Conditions Associated with Blepharitis

Blepharitis is also known to be associated with certain skin conditions: Acne Rosacea, Eczema, Dandruff and Psoriasis. A common condition known generally as pink eye (i.e. conjunctivitis) can also occur in tandem with blepharitis.

Chalazion, Stye and Hordeolum

Chalazions are hard, pain-free nodules or seen as localized areas of redness on the inner eye lid tissue.  They represent inflammation of a blocked meibomian gland. Styes are infections, and as such are painful. They can lead to preseptal or orbital cellulitis if not treated in a timely fashion.

Occurrence Rate

According to a patient survey of American ophthalmologists and optometrists, 37% and 47% of their patients respectively have experienced symptoms of blepharitis. The same survey also found that blepharitis is more common among the younger population, thus contradicting the conventional belief around eyelid inflammation. Even though the statistics around this infection are not as positive, thanks to medical intervention, the inflammation can be minimized or reversed before it harms ocular tissue.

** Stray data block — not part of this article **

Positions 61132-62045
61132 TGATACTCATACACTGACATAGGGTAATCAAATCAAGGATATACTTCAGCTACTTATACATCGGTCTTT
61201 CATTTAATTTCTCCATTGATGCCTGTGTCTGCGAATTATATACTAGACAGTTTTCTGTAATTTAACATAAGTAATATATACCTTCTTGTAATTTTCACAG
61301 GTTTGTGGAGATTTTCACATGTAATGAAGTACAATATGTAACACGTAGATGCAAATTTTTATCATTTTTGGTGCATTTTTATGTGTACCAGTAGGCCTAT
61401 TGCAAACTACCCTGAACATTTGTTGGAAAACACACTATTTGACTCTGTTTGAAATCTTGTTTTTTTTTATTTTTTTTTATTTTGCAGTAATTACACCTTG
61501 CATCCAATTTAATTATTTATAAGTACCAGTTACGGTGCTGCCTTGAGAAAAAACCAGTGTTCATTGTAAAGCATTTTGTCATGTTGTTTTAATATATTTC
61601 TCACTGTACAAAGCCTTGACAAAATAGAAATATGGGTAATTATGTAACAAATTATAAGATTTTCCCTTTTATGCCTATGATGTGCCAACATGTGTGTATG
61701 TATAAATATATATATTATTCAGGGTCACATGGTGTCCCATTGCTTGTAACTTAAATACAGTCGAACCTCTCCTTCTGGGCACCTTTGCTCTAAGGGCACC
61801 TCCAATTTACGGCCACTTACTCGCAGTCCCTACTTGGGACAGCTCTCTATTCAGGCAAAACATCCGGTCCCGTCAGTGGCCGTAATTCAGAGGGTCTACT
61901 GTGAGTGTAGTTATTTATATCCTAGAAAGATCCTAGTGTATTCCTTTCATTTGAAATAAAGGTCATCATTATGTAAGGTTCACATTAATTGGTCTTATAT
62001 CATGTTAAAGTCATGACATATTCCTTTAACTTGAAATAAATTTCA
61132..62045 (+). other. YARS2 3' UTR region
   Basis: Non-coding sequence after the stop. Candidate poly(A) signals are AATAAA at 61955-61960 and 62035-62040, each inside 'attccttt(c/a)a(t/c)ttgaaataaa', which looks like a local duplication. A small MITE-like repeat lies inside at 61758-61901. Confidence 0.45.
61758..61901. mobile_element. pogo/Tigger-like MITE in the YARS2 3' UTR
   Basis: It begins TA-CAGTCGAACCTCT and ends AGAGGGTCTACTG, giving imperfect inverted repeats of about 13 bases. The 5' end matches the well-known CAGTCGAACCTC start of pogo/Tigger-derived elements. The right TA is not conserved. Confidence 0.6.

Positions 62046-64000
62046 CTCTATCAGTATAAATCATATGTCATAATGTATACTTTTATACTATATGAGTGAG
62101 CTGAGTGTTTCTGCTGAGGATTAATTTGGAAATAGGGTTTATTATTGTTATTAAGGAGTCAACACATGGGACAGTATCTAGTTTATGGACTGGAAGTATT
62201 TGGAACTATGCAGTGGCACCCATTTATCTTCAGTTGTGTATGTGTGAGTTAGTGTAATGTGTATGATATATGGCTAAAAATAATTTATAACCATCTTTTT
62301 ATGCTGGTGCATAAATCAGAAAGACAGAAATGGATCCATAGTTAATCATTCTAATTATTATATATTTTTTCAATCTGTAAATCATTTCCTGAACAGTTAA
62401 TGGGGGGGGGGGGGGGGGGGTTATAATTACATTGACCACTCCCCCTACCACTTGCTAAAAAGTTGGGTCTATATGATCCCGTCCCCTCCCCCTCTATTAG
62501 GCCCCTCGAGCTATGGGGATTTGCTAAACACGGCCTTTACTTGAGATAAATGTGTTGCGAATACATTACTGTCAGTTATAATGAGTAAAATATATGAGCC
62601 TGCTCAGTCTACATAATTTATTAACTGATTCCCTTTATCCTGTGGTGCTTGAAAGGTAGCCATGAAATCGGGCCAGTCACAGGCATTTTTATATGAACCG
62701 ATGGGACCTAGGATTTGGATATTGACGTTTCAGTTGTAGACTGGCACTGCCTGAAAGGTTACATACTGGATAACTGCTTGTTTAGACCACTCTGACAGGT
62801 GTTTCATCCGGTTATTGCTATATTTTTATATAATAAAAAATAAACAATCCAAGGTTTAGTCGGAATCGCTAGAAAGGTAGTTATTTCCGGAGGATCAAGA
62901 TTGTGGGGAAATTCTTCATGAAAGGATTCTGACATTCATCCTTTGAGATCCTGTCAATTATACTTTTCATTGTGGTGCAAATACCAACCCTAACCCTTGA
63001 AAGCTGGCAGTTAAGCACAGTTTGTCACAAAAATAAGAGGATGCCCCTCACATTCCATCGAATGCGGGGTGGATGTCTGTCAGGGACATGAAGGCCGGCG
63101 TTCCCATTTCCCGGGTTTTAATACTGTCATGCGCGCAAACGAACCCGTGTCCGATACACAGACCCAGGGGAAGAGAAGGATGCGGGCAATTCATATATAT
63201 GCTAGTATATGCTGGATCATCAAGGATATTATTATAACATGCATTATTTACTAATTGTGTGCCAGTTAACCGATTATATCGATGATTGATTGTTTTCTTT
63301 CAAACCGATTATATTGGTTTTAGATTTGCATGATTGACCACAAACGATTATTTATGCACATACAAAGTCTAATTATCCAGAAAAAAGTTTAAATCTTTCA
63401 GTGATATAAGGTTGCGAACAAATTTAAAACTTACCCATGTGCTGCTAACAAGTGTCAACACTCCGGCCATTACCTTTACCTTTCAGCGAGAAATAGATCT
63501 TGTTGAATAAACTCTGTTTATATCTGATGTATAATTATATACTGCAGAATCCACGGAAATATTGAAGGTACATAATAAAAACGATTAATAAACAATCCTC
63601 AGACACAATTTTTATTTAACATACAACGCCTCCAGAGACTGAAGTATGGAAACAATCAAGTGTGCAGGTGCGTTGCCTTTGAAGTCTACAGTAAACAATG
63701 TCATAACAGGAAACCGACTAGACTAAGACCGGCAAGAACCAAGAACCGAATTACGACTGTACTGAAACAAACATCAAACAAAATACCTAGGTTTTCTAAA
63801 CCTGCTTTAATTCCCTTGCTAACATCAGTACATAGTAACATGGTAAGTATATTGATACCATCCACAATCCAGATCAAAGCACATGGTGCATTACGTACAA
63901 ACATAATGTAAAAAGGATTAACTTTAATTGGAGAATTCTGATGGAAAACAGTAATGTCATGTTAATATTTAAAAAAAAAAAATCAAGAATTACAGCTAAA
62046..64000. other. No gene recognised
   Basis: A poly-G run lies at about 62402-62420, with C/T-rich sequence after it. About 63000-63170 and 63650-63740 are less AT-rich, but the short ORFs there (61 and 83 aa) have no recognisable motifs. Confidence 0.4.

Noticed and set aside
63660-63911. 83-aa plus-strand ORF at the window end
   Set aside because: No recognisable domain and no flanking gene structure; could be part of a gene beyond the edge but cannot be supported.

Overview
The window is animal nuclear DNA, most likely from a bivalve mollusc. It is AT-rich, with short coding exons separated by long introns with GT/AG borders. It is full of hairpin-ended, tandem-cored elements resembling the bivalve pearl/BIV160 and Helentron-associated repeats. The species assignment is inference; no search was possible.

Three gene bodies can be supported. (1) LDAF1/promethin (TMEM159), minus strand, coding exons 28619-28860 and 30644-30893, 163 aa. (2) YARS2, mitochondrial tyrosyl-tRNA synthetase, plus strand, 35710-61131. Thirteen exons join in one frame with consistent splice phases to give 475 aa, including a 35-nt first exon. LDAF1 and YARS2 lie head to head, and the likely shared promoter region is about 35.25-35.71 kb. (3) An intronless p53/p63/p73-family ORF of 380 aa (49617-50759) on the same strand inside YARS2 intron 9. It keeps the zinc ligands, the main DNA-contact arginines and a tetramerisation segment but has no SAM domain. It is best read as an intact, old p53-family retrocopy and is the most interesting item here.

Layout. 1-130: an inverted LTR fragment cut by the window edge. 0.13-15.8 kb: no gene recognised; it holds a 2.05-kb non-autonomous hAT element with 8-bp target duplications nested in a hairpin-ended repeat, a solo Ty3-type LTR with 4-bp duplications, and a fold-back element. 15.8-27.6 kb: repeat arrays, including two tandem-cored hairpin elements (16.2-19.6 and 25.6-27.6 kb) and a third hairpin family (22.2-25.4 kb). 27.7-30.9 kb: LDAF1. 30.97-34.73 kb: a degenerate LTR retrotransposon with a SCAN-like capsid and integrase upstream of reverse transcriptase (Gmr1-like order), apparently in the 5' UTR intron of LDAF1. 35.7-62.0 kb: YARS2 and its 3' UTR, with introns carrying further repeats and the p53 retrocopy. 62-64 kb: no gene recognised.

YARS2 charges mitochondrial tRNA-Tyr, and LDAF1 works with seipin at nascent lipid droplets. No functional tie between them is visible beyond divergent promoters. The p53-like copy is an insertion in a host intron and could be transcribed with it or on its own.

Treatment Modalities

The first step in blepharitis treatment is visiting your doctor for an examination, proper diagnosis and staging of the condition should it exist. Depending on the cause and intensity of inflammation, your eye care specialist will recommend an appropriate line of treatment. This can include:

Eyelid Scrubs